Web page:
Development of a Biomechanical Model for Torque and Thrust Strength on Cylindrical Handles

Research Trainee: Na Jin Seo, MS, PhD Student, Dept. of Industrial and Operations Engineering at the University of Michigan

Faculty Researcher: Thomas J. Armstrong, PhD, Professor of Industrial and Operations Engineering at the University of Michigan

The aim of this work is to develop models for predicting the capacity of the hand to apply torque and thrust force about and along the long axis of cylindrical handles. More specifically, this work will develop a biomechanical model of isometric or “quasi isometric” torque and thrust force that can be exerted on cylindrical handles of a given diameter and surface friction when gripped at a given angle.

Our proposed biomechanical model and preliminary research show that torque strength about the long axis of a cylindrical handle is greater when torque is applied in the direction of the fingers than in the direction of the thumb.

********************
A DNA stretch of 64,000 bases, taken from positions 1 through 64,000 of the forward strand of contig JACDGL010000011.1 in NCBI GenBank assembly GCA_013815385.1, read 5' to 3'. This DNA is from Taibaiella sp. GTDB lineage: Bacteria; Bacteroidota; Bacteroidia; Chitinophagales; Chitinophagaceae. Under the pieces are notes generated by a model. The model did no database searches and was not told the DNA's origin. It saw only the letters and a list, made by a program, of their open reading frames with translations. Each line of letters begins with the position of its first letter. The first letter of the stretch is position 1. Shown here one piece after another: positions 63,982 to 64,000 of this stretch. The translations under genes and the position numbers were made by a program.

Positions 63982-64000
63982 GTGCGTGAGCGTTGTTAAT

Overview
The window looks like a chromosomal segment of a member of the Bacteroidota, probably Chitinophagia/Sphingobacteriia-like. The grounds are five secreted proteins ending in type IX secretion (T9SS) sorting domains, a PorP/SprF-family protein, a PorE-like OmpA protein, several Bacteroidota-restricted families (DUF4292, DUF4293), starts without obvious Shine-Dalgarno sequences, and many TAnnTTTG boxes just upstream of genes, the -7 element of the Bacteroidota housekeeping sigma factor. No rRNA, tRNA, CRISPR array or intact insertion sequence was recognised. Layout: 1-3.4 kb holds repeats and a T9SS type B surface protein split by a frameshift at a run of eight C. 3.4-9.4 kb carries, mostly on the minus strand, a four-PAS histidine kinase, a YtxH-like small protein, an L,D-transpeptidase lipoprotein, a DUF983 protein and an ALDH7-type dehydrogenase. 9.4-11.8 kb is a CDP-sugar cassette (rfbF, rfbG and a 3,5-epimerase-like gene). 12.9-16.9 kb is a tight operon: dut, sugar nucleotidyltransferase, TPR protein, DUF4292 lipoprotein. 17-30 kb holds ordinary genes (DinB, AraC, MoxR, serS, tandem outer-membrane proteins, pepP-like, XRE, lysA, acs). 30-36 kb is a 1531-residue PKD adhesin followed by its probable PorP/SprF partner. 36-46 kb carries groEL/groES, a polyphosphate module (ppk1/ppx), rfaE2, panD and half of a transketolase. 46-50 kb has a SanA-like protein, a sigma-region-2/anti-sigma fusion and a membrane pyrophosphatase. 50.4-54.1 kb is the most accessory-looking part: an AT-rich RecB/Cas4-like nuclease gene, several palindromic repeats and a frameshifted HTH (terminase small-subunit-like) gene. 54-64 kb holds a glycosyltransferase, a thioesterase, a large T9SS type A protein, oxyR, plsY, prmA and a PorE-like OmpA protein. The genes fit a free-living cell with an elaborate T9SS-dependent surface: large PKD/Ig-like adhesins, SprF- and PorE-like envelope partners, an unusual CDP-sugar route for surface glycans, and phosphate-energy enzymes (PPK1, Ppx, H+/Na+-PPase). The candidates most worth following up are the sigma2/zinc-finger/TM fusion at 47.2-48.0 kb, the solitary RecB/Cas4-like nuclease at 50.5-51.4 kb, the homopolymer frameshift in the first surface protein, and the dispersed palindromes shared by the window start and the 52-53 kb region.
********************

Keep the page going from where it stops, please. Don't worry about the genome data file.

The proposed study will 1) validate the biomechanical model for various handle materials. It will also examine 2) the effect of torque on pushing and pulling along the long axis of the handle and 3) the effect of grip force on wrist flexion and extension strength. In addition, the coefficient of friction will be measured for different parts of the hand with different normal force levels and handle materials.

The models developed in this study can be used to establish force design limits for work tasks that will accommodate desired percentiles of the male and female population. They also can be used to design equipment that minimizes force requirements, localized fatigue and the risk of work-related musculoskeletal disorders.


Research trainee’s current position:
Na Jin Seo completed her PhD in 2007 and is currently an Associate Professor in the Division of Occupational Therapy at the Medical University of South Carolina.